At about six months my brother, sister-in-law, nephew, and their dog moved in with us. Which put us at four dogs, three females and a male. As Nathan was at one point our dog he and Peanut have been acquainted and are friends. Our second mistake came when we simply reintroduced Nathan into the pack, not on neutral territory. Murphy and him did not hit it off. There was a lot of stancing which was corrected. Luckily it never evolved into anything more. Harper and Nathan as well did not hit it off, but Harper is much more submissive and gave into Nathan.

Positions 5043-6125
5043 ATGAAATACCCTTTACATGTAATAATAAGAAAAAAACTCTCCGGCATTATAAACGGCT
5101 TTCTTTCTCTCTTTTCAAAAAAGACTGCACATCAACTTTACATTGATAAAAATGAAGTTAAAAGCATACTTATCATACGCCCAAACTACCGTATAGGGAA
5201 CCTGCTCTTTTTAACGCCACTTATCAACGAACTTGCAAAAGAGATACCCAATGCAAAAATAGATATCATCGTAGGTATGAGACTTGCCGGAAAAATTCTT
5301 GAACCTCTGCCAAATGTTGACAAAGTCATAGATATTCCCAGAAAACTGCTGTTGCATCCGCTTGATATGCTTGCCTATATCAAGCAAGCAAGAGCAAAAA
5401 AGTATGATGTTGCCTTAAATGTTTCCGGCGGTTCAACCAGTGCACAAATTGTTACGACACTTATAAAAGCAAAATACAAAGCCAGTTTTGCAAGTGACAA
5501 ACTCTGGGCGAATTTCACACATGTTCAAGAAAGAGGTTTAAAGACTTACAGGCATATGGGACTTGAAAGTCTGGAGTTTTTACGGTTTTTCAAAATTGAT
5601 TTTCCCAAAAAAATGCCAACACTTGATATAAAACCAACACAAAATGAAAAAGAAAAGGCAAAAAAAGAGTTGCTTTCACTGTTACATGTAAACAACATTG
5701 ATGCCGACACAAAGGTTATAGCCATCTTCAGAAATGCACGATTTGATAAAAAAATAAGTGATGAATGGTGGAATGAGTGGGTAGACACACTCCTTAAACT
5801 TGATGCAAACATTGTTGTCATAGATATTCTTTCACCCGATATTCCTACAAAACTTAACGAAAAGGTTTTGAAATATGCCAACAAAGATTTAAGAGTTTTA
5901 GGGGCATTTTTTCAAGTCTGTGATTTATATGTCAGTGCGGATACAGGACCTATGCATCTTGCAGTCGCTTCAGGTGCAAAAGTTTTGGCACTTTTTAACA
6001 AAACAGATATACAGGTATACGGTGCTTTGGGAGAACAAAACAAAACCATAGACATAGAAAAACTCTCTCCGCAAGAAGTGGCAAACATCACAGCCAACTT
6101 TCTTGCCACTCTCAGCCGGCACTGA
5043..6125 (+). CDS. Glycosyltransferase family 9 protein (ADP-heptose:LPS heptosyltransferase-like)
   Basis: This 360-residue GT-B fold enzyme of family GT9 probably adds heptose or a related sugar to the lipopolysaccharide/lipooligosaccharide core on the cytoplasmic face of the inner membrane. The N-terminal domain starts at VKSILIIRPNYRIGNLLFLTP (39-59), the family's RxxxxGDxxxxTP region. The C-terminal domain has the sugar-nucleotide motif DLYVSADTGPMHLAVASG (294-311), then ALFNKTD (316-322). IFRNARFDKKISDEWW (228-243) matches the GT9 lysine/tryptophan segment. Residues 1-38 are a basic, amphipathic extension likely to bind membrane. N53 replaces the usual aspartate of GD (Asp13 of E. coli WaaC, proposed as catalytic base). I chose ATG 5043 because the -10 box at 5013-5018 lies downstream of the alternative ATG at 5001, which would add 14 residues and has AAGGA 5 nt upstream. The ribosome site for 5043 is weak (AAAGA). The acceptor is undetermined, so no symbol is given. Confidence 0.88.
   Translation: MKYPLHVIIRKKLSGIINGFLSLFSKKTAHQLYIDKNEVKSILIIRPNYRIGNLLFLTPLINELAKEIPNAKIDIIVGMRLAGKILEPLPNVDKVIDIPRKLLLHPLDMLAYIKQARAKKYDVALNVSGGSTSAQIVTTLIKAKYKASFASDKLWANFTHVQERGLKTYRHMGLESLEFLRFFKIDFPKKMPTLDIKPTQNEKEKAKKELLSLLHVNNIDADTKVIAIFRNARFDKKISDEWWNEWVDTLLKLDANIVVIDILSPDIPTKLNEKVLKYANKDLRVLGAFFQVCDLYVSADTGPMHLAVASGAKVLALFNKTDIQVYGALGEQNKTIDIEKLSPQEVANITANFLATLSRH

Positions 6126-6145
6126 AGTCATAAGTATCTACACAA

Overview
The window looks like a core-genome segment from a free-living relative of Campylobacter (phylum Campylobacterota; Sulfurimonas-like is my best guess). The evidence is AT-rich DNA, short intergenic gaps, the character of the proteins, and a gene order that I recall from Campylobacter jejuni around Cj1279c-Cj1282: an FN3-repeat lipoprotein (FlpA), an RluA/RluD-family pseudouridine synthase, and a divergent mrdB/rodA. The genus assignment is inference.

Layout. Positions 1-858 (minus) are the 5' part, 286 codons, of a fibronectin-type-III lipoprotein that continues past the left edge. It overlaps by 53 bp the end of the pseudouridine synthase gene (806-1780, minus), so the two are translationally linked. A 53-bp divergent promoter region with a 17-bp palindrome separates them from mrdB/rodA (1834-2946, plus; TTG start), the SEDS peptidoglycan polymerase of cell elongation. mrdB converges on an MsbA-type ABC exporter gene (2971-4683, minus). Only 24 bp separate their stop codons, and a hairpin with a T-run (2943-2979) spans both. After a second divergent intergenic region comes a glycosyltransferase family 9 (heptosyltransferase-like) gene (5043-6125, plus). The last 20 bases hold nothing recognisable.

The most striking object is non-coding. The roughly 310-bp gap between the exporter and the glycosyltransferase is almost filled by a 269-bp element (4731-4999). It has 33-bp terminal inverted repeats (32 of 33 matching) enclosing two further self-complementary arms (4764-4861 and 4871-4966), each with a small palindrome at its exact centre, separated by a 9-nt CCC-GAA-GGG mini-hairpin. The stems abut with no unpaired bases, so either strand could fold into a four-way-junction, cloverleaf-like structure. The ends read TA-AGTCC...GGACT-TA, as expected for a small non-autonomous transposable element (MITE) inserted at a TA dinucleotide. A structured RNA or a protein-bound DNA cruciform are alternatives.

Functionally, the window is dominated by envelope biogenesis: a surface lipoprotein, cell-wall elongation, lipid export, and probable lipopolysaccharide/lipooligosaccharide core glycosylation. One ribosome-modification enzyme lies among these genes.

The only issues arose when Nathan went after Harper and ended up being attacked by Murphy. So yes, another thing you must watch out for is ganging up. We donít introduce them to other dogs or let them play with other dogs when the other is around. We take them separately to the dog park, or to have a play date with our neighbors dog, a boxer who plays just as rough and crazy as Murphy and Harper. And the ganging up thing doesnít only exist in pits, as my friends have two litter mates, jrtxrat terriers and those things are nasty little things. They will gang up and attack anything, they especially like to attack legs. They just havenít figured out when they bite I will kick.